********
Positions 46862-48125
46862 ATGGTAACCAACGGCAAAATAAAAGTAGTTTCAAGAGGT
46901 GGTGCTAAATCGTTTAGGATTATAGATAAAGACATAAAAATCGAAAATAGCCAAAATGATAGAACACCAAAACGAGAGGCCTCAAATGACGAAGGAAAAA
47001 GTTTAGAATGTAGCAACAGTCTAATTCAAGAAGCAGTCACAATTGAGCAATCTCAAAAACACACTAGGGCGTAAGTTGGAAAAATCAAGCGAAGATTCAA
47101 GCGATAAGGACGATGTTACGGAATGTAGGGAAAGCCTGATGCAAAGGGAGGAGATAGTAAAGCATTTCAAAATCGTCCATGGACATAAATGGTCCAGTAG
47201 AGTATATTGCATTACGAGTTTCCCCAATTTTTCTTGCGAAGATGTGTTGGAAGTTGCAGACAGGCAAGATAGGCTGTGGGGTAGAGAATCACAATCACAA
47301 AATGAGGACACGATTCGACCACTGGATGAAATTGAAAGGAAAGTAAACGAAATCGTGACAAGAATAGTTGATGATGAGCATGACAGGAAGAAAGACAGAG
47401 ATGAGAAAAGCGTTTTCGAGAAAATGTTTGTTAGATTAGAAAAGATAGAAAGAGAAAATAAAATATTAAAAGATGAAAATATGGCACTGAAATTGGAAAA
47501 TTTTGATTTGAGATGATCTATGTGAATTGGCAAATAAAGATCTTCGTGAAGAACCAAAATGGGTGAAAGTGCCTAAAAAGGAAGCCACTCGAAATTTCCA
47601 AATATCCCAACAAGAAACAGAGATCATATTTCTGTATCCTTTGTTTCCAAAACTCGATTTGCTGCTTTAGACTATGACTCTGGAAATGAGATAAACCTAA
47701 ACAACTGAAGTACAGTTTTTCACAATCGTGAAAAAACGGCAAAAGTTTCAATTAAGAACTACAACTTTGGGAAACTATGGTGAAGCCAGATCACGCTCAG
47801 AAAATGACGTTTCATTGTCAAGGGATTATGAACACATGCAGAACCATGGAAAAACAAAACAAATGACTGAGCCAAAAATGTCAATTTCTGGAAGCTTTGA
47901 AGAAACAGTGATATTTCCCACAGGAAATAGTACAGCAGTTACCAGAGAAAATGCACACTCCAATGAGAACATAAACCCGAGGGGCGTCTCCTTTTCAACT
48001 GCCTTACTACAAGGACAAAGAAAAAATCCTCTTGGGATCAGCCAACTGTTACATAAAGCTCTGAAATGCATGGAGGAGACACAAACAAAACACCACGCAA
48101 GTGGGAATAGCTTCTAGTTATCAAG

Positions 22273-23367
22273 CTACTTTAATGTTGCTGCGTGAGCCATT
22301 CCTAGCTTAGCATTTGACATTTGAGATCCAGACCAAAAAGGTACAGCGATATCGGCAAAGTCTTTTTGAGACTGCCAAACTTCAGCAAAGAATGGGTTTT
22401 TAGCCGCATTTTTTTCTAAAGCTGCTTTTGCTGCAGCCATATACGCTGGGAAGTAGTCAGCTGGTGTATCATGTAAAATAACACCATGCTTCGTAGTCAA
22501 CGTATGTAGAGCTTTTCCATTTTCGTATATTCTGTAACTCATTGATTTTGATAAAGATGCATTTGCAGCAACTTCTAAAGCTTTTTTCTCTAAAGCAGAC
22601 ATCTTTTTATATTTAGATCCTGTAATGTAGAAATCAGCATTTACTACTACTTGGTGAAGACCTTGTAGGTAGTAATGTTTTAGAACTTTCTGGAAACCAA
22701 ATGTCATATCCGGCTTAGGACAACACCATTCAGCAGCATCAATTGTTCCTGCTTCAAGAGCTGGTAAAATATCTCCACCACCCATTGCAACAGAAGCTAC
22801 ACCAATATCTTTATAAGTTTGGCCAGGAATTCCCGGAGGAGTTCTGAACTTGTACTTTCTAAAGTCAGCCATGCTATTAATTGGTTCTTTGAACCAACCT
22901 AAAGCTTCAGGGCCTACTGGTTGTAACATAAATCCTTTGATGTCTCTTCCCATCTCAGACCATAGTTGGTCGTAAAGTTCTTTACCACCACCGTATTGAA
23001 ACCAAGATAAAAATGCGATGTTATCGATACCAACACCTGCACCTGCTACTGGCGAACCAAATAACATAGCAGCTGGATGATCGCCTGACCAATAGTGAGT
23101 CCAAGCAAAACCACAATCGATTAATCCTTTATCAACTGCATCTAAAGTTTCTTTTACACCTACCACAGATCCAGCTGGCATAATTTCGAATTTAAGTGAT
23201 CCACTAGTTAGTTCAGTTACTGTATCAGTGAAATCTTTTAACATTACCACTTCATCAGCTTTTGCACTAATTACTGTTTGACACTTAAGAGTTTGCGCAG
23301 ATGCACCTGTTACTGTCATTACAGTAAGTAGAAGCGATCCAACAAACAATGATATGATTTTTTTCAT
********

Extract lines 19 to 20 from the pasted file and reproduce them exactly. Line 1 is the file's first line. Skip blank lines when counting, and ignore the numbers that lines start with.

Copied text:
22401 TAGCCGCATTTTTTTCTAAAGCTGCTTTTGCTGCAGCCATATACGCTGGGAAGTAGTCAGCTGGTGTATCATGTAAAATAACACCATGCTTCGTAGTCAA
22501 CGTATGTAGAGCTTTTCCATTTTCGTATATTCTGTAACTCATTGATTTTGATAAAGATGCATTTGCAGCAACTTCTAAAGCTTTTTTCTCTAAAGCAGAC